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A common inhibitory receptor for major histocompatibility complex class I molecules on human lymphoid and myelomonocytic cells.

Colonna M, Navarro F, Bellón T, Llano M, García P, Samaridis J, Angman L, Cella M, López-Botet M - J. Exp. Med. (1997)

Bottom Line: In this study, we characterize a novel inhibitory MHC class I receptor of the immunoglobulin-superfamily, expressed not only by subsets of NK and T cells, but also by B cells, monocytes, macrophages, and dendritic cells.This receptor, called Ig-like transcript (ILT)2, binds MHC class I molecules and delivers a negative signal that inhibits killing by NK and T cells, as well as Ca2+ mobilization in B cells and myelomonocytic cells triggered through the B cell antigen receptor and human histocompatibility leukocyte antigens (HLA)-DR, respectively.In addition, myelomonocytic cells express receptors homologous to ILT2, which are characterized by extensive polymorphism and might recognize distinct HLA class I molecules.

View Article: PubMed Central - PubMed

Affiliation: Basel Institute for Immunology, Basel CH-4005, Switzerland.

ABSTRACT
Natural killer (NK) cell-mediated lysis is negatively regulated by killer cell inhibitory receptors specific for major histocompatibility complex (MHC) class I molecules. In this study, we characterize a novel inhibitory MHC class I receptor of the immunoglobulin-superfamily, expressed not only by subsets of NK and T cells, but also by B cells, monocytes, macrophages, and dendritic cells. This receptor, called Ig-like transcript (ILT)2, binds MHC class I molecules and delivers a negative signal that inhibits killing by NK and T cells, as well as Ca2+ mobilization in B cells and myelomonocytic cells triggered through the B cell antigen receptor and human histocompatibility leukocyte antigens (HLA)-DR, respectively. In addition, myelomonocytic cells express receptors homologous to ILT2, which are characterized by extensive polymorphism and might recognize distinct HLA class I molecules. These results suggest that diverse leukocyte lineages have adopted recognition of self-MHC class I molecules as a common strategy to control cellular activation during an immune response.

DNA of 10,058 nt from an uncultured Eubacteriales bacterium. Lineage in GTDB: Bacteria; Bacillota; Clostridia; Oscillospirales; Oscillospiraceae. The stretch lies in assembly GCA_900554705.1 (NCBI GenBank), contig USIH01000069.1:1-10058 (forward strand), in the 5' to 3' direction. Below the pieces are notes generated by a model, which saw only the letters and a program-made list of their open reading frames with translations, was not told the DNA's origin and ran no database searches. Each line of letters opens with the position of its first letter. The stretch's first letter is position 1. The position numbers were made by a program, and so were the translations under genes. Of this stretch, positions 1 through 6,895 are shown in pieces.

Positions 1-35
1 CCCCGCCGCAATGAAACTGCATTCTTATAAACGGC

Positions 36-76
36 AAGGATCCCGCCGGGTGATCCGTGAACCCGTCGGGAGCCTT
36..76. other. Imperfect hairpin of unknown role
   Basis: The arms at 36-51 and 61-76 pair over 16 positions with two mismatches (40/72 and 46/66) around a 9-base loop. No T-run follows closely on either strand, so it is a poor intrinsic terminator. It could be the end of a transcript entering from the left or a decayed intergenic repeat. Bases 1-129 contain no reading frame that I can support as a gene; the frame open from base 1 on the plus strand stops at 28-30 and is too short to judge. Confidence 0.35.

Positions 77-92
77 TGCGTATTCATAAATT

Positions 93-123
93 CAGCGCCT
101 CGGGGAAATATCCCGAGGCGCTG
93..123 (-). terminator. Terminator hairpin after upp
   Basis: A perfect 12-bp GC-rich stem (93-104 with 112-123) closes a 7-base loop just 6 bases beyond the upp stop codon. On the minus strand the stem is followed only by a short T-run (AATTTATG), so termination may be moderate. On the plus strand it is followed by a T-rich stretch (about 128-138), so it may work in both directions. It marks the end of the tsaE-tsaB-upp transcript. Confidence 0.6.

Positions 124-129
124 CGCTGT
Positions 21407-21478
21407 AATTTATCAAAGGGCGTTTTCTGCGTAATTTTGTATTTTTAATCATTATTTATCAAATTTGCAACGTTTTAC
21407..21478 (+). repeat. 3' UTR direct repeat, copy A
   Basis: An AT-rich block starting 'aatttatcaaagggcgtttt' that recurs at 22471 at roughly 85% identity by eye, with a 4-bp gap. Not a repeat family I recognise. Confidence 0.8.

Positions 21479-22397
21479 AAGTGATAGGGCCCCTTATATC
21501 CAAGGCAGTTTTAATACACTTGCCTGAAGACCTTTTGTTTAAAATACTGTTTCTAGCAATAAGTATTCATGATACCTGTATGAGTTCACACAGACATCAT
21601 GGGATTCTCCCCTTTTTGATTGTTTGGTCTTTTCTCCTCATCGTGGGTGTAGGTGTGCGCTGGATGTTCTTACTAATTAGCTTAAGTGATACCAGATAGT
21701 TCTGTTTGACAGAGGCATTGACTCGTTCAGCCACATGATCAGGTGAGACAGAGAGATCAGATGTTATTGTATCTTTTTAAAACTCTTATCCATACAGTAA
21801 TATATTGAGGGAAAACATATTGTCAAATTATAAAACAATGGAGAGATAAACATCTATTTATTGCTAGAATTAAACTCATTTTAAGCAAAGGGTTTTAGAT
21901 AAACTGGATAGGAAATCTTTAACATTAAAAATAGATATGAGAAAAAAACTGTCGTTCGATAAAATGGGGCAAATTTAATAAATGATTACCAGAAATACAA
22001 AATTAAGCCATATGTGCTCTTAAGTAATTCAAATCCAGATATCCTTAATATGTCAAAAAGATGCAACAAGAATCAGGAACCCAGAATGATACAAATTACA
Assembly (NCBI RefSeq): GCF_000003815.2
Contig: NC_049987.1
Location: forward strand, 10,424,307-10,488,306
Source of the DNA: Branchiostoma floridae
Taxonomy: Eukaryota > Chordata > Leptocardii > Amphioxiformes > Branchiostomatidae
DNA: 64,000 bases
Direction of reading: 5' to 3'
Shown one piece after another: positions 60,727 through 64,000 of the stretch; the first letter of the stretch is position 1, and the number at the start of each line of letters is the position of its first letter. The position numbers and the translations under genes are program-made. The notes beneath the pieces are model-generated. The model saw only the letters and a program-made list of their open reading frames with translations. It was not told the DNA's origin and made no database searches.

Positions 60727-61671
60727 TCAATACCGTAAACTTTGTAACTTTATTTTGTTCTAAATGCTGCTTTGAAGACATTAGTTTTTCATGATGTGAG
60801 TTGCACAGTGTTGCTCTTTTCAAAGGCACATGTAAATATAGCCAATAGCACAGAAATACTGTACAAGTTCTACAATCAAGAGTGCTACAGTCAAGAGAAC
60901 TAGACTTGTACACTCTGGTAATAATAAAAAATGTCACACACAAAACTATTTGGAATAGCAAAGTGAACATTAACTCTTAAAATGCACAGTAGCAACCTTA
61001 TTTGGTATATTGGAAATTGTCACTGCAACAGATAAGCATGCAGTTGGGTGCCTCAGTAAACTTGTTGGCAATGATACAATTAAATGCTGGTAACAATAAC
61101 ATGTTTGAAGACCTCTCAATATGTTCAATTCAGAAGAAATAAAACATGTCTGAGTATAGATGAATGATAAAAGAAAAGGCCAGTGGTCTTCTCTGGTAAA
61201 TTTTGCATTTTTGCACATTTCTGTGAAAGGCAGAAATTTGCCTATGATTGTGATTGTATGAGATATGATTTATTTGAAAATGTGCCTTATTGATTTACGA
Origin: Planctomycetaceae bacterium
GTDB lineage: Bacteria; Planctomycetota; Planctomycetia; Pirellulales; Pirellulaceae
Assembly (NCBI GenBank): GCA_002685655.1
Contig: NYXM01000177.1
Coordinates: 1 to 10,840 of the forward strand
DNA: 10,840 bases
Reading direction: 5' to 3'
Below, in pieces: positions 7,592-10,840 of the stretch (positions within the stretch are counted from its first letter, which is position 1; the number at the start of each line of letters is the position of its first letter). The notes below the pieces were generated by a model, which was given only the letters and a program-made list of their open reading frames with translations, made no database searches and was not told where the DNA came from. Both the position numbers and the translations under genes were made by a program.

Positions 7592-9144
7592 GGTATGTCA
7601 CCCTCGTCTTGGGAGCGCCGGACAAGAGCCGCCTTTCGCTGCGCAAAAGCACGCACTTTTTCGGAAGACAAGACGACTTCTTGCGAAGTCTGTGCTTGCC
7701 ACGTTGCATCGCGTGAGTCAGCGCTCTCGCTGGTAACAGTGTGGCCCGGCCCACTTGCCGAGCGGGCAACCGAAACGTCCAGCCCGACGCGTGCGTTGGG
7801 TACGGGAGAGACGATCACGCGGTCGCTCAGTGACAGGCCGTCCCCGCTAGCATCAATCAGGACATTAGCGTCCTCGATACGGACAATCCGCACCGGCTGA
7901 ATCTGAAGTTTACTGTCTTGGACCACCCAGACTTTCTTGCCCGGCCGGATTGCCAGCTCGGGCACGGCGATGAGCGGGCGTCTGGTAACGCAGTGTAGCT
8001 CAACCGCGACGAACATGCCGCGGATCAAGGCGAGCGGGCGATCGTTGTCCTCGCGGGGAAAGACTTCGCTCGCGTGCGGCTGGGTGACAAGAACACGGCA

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The HP-F1 antigen is expressed on CD56+ NK cells (23– 77% in six different donors), α/β T cells (3–28%), γ/δ T cells (16–50%),  CD19+ B cells, CD14+ monocytes, HLA-DRhigh DCs derived from  CD34+ precursors, and CD1a+ DCs derived from monocytes under appropriate culture conditions. Macrophages derived in vitro from purified  monocytes also expressed the HP-F1 antigen, whereas neutrophils were  HP-F1− (data not shown).
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Figure 2: The HP-F1 antigen is expressed on CD56+ NK cells (23– 77% in six different donors), α/β T cells (3–28%), γ/δ T cells (16–50%), CD19+ B cells, CD14+ monocytes, HLA-DRhigh DCs derived from CD34+ precursors, and CD1a+ DCs derived from monocytes under appropriate culture conditions. Macrophages derived in vitro from purified monocytes also expressed the HP-F1 antigen, whereas neutrophils were HP-F1− (data not shown).